A swollen creek from spring rains spills over large rocks to form levels of waterfalls surrounded by fresh green foliage of the forest.
Cedar Falls at the John and Marion Becker Cedar Falls Preserve within the Edge of Appalachia Preserve System in Adams County. © Mark Godfrey/TNC

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New Cedar Falls Trail Draws Nature Lovers to Adams County, Ohio

The trail offers new public access to the spectacular Cedar Falls, a 15-foot cascade that spills over scenic limestone ledges.

The Nature Conservancy announced the opening of the Helen C. Black Trail at the Edge of Appalachia Preserve System in Adams County, Ohio. The trail offers new public access and an ecotourism destination for enjoying the spectacular Cedar Falls, a 15-foot cascade that spills over scenic limestone ledges.

The Nature Conservancy named the trail in honor of the late Helen C. Black from Cincinnati, Ohio. Black was an avid hiker and a board member and honorary life trustee of The Nature Conservancy.

“Helen worked tirelessly to conserve Ohio’s natural areas, especially at the Edge,” said Martin McAllister, Appalachian Forests project manager at the Conservancy. “She was known for her quiet generosity and loyalty to the cause, setting an example for all who want future generations to enjoy and conserve nature’s beauty.”

The 1.5-mile trail winds along a deep gorge flanked by 70-foot-high cliffs and terminates at a vista of Cedar Falls, a stunning sight in the spring when the water flowing through the gorge is highest. In autumn, the flow slows to a trickle, except following heavy rains. Before the trail's construction, the falls had remained relatively unknown because they were difficult to reach and required a special access permit. The Conservancy funded the new, marked trail, parking area, and interpretive signage to share the site's history and serve as a draw for ecotourism in the county. A grant from the Clean Ohio Fund helped restore and develop the area near the trailhead.

“Outdoor excursions have exploded during COVID-19,” said Tom Cross, Adams County Travel and Visitors Bureau executive director. “Visitors to Adams County spent $27.9 million in 2019, helping to sustain more than 600 jobs. The new Helen C. Black trail builds on our county’s unique natural features as an ecotourism destination.”

The trailhead at the intersection of State Route 348 and Cedar Mills Road is located in what was once the heart of a bustling company town called Cedar Mills. Remnants of the town's grist mill can be seen from the trail, which is open year-round from dawn to dusk. "The hike is relatively easy, but expect some slippery places and slight climbs. It's worth the effort to reach our new viewing platform overlooking Cedar Falls," McAllister said. The Nature Conservancy will maintain the trail. Hikers are reminded to stay on the designated path for their safety and to avoid damaging the rare plant communities found in the preserve.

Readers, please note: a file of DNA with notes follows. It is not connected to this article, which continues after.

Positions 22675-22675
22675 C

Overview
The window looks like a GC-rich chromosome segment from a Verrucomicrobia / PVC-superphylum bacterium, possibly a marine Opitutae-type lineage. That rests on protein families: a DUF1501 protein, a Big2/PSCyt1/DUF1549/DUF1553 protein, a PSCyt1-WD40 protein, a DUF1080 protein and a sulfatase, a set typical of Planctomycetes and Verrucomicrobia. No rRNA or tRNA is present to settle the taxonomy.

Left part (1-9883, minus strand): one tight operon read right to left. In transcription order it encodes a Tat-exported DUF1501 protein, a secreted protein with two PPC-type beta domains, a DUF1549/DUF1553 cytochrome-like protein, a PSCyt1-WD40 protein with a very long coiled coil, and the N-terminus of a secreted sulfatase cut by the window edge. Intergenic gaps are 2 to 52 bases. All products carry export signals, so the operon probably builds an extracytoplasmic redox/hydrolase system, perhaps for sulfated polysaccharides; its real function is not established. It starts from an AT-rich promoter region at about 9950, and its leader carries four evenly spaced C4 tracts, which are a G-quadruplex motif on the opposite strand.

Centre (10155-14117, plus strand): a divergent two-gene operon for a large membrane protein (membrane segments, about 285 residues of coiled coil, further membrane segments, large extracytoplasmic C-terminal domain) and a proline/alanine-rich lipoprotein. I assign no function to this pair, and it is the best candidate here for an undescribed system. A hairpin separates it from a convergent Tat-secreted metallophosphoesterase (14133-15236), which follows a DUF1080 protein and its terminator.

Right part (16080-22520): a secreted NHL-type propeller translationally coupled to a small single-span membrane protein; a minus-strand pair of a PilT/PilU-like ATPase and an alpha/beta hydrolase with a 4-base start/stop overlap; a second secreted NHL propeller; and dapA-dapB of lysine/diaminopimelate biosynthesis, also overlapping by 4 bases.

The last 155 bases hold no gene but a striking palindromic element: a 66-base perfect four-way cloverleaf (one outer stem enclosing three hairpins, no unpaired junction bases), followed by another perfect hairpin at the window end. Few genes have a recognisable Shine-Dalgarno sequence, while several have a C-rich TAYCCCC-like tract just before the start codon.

The Nature Conservancy purchased the Cedar Falls property in 1989 from the Freeman family, sealing the area’s conservation for future generations. It is located in the northern portion of the 20,000 Edge of Appalachia Preserve System, the largest and oldest of the Conservancy’s preserves in Ohio. The preserve is co-managed by the Cincinnati Museum Center and is located 75 miles east of Cincinnati, Ohio.

The Nature Conservancy is a global conservation organization dedicated to conserving the lands and waters on which all life depends. Guided by science, we create innovative, on-the-ground solutions to our world's toughest challenges so that nature and people can thrive together. We are tackling climate change, conserving lands, waters and oceans at an unprecedented scale, providing food and water sustainably and helping make cities more sustainable. Working in 79 countries and territories, we use a collaborative approach that engages local communities, governments, the private sector, and other partners. To learn more, visit www.nature.org or follow @nature_press on Twitter.